1. Hi Larry,

    I have to disagree with the basic thrust of your post. At best I would say signals about the economy, both at home and abroad, have been mixed. Some would claim that it is not so much that inflation is under control, rather that we are dangerously close to deflation. Commodities like metals and oil have been declining. For oil in particular this is strange since we are entering the summer driving season; something I can't ever recall happening.

    China's lack of transparency in economic terms is as troubling as ever. India has been having a real estate bust perhaps as significant as the one in the US. Spain and Portugal have suffered even more.

    But my biggest gripe is about your last claim that the US (and perhaps by implication the world) will bite the bullet on spending money we do not have. For my lifetime the US has been spending, and promising to spend, way more than we have. Not to let previous pols off the hook, but the current administration does seem to make peeps like Bush pikers. Greece has been burning cars in the streets and unions say they will strike next week. Spain, Ireland, and the other weak sisters in the EU can't possibly repay their debts. Germany complains the recent bailout only kicked the can down the street. It seems to many the debts will have to be written off since they can not be paid back.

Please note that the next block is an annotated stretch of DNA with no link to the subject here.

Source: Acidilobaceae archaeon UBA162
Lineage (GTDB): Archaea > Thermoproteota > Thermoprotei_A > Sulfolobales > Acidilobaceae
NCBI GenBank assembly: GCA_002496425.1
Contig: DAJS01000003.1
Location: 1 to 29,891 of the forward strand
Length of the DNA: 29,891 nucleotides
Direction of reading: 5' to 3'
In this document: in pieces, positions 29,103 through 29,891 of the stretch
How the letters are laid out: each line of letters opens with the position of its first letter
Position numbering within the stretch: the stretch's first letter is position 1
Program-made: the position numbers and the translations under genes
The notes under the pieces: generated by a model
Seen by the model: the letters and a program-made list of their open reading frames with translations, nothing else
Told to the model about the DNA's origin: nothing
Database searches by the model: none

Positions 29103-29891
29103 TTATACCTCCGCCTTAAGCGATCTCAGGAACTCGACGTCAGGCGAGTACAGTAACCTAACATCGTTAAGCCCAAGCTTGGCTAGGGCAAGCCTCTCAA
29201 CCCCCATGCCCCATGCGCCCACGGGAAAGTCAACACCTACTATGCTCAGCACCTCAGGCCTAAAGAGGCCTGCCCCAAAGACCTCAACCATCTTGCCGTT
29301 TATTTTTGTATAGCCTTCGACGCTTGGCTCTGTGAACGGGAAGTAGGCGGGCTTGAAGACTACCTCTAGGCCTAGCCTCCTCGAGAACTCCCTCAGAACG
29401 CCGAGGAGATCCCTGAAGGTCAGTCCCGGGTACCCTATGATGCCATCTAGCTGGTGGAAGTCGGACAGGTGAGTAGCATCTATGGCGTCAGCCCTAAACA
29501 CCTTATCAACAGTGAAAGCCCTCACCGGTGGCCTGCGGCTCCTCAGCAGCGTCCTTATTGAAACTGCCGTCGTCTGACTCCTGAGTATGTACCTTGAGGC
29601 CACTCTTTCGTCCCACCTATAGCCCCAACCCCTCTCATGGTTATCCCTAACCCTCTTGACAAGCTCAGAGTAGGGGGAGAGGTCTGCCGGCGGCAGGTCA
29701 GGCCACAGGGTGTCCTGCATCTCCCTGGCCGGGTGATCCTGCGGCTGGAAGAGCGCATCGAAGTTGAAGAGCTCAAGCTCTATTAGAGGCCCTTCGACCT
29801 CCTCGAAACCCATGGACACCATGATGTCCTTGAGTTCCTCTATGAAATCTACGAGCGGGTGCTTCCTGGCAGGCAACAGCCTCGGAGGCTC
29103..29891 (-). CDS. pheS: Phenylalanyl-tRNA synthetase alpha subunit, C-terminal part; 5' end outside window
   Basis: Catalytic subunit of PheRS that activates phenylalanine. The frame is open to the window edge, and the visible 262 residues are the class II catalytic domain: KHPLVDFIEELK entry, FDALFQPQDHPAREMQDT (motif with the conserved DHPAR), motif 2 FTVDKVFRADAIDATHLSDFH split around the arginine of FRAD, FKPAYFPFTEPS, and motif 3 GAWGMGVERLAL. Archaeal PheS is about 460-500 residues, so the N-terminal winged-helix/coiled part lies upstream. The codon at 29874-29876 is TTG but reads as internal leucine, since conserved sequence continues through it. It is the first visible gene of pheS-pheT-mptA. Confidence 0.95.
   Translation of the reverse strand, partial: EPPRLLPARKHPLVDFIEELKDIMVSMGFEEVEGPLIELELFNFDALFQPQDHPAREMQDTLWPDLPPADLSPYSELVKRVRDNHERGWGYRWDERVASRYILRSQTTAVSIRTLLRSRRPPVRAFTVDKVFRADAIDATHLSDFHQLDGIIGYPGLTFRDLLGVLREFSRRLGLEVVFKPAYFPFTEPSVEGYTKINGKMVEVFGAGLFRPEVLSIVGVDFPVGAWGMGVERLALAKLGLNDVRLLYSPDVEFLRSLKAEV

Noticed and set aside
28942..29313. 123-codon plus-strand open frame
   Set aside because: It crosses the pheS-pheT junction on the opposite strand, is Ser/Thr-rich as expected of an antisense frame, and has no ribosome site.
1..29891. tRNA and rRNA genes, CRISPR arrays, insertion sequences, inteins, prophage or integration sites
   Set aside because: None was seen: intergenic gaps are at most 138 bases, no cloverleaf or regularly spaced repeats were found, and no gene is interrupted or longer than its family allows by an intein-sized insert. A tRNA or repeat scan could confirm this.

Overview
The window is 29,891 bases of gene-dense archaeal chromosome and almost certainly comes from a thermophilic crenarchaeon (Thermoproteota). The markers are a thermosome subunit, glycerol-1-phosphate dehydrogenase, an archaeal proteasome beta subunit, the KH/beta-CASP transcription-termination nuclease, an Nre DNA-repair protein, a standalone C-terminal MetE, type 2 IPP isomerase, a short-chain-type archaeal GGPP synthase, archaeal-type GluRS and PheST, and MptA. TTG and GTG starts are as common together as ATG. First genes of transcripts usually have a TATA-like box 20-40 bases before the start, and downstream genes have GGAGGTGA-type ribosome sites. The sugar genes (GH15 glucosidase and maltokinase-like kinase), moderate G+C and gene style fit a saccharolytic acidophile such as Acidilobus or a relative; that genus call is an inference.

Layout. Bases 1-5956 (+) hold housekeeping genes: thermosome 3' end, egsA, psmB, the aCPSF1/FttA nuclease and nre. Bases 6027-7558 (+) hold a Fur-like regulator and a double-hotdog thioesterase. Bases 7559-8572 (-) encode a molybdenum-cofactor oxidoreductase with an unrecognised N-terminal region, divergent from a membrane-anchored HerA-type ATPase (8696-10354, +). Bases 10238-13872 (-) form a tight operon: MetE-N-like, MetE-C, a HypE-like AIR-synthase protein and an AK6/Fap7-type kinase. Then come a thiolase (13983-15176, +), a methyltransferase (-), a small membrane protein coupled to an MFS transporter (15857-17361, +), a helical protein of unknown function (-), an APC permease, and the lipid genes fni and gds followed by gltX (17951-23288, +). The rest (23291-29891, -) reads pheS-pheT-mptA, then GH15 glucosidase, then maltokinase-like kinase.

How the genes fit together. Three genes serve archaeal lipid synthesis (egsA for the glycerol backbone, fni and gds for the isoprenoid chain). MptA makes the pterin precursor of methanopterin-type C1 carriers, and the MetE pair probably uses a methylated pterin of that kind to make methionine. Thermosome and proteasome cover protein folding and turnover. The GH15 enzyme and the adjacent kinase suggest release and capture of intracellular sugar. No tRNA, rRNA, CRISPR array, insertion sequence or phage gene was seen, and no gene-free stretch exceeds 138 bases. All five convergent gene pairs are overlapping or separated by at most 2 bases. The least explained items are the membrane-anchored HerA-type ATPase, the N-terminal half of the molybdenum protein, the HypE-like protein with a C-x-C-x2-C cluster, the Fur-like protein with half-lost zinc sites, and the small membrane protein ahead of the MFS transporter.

Once there are defaults of this magnitude it seems unlikely to me that Western nations will be able to put promised social programs on the credit card. Not to mention they will no longer be buying as much from China and India.

    Maybe if congress had passed a budget I might share you bright outlook. But I don't see a budget before the election, and my guess is there will be lots of new faces in congress; but no majority to enact tax and spending changes.

    It looks like more of the same to me. As Maggie Thatcher said "the problem with socialism is that sooner or later you run out of other people's money to spend". This is what happened to Greece. The weak sisters in the EU look to be next. The US can not prop up EU countries running out of other people's money; not only for political reasons at home, but also because we are running out of money to spend here at home. China may be unwilling or unable to keep lending us money as well.

    Sorry about the long rant, but I am more worried about the cause than the symptoms. And it looks to me like the cause is spending more money than we have.